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Tuesday, 27 September 2016

Singleton Design Pattern Tutorial


Singleton Design Pattern
Problem
  Creating multiple objects of java class having same data is wasting memory, degrading performance. It is recommended to create one object and use it multiple times.

Solution
     Use singleton design pattern. (singleton class)

     The java class that allows us to create one object per JVM is called as singleton java class.
E.g
The Logger class of the Log4j API is given as singleton java class.

Rules
     To create the singleton class, we need to have following things.
1. Static member
     It gets memory only once because of static, it contains the instance of the Singleton class.
2. Private constructor
     It will prevent to instantiate the Singleton class from outside the class.
3. Static factory method
     This provides the global point of access to the Singleton object and returns the instance to the caller.

     We can create sington class 7 ways
1. Eager initialization
2. Static block initialization
3. Lazy Initialization
4. Thread Safe Singleton
5. Bill Pugh Singleton Implementation
6. Using Reflection to destroy Singleton Pattern
7. Serialization and Singleton

1. Eager initialization
     In eager initialization, the instance of Singleton Class is created at the time of class loading, this is the easiest method to create a singleton class but it has a drawback that instance is created even though client application might not be using it.
E.g
package com.ashok.designpatterns.singleton;

public class MyEagerInitializedSingleton {    
   // Static member
   private static final MyEagerInitializedSingleton instance = new MyEagerInitializedSingleton();
    
   //private constructor to avoid client applications to use constructor
   private MyEagerInitializedSingleton(){}

   // Static factory method
   public static MyEagerInitializedSingleton getInstance(){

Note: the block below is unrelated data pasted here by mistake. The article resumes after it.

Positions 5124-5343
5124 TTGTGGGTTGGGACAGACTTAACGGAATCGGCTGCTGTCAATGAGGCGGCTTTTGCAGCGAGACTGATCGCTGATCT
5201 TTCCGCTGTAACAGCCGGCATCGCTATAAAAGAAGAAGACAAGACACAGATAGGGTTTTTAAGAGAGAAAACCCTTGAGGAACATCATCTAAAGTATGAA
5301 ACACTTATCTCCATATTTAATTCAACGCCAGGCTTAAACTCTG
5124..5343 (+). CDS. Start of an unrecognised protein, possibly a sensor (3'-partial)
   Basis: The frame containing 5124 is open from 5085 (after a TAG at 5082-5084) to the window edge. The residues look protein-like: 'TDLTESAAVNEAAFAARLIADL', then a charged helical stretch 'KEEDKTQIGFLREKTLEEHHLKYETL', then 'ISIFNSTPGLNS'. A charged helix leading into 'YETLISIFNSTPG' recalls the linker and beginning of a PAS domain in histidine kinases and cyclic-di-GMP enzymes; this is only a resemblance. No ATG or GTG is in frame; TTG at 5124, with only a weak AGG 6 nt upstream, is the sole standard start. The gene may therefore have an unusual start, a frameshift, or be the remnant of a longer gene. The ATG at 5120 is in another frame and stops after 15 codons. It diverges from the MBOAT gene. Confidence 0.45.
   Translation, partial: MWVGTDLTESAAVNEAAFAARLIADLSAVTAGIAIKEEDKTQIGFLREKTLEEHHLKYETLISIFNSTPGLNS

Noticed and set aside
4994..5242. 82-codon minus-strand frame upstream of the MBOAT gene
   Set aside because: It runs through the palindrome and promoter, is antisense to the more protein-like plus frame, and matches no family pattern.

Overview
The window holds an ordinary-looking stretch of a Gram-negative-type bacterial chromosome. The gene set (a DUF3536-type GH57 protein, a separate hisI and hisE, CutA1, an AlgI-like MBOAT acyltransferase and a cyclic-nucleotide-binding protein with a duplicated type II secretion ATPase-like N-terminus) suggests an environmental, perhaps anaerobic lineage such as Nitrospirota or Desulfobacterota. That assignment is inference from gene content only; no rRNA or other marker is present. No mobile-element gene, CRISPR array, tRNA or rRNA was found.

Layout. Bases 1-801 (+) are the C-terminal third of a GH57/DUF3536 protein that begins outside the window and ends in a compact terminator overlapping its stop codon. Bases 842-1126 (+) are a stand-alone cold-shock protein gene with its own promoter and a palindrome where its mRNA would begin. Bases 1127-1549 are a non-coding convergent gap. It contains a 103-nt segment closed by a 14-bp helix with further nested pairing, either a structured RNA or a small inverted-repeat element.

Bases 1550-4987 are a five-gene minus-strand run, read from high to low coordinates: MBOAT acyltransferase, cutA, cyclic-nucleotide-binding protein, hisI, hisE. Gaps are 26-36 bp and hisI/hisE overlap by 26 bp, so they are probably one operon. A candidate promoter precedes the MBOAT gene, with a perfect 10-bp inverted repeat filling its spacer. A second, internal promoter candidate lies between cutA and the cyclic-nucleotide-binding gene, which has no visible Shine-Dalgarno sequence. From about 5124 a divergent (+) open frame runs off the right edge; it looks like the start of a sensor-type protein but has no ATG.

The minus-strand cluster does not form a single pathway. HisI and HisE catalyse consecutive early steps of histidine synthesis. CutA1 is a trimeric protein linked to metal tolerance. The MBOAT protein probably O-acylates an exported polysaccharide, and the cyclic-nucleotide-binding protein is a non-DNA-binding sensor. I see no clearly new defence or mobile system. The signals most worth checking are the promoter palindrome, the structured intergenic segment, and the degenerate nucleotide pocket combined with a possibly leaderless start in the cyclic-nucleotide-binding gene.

return instance;
   }
}
     If your singleton class is not using a lot of resources, this is the approach to use. But in most of the scenarios, Singleton classes are created for resources such as File System, Database connections etc and we should avoid the instantiation until unless client calls the getInstance() method. Also this method doesn’t provide any options for exception handling.

2. Static block initialization
     This implementation is similar to eager initialization, except that instance of class is created in the static block that provides option for Exception handling.
package com.ashok.designpatterns.singleton;

public class MyStaticBlockSingleton {
   // Static member
    private static MyStaticBlockSingleton instance;
    
   //private constructor to avoid client applications to use constructor
   private MyStaticBlockSingleton(){}
    
   //static block initialization for exception handling
   static{
      try{
         instance = new MyStaticBlockSingleton();
      }catch(Exception e){
         throw new RuntimeException("Exception while creating singleton instance");
      }
   }
    
   // Static factory method
   public static MyStaticBlockSingleton getInstance(){
      return instance;
   }
}
     Both eager initialization and static block initialization creates the instance even before it’s being used and that is not the best practice to use.

3. Lazy Initialization
     Here creation of instance when required.
package com.ashok.designpattens.singleton;

public class MyLazyInitializedSingleton {
   private static MyLazyInitializedSingleton instance;
   
   private MyLazyInitializedSingleton(){}
   
   public static MyLazyInitializedSingleton getInstance(){
      if(instance == null){
         instance = new MyLazyInitializedSingleton(); //instance will be created at request time
      }
      return instance;
   }
}
     The above implementation works fine incase of single threaded environment but when it comes to multithreaded systems, it can cause issues if multiple threads are inside the if loop at the same time. It will destroy the singleton pattern and both threads will get the different instances of singleton class. In next section, we will see different ways to create a thread-safe singleton class.

4. Thread Safe Singleton
    The easier way to create a thread-safe singleton class is to make the global access method synchronized, so that only one thread can execute this method at a time. General implementation of this approach is like the below class.
package com.ashok.designpatterns.singleton;

public class MyThreadSafeSingleton {
   private static MyThreadSafeSingleton instance;
   
   private MyThreadSafeSingleton(){}
   
   public static synchronized MyThreadSafeSingleton getInstance(){
      if(instance == null){
         instance = new MyThreadSafeSingleton();
      }
      return instance;
   }   
}
     In the above implementation works fine and provides thread-safety but it reduces the performance because of cost associated with the synchronized method, although we need it only for the first few threads who might create the separate instances. To avoid this extra overhead every time, double checked locking principle is used. In this approach, the synchronized block is used inside the if condition with an additional check to ensure that only one instance of singleton class is created. Following code snippet provides the double checked locking implementation.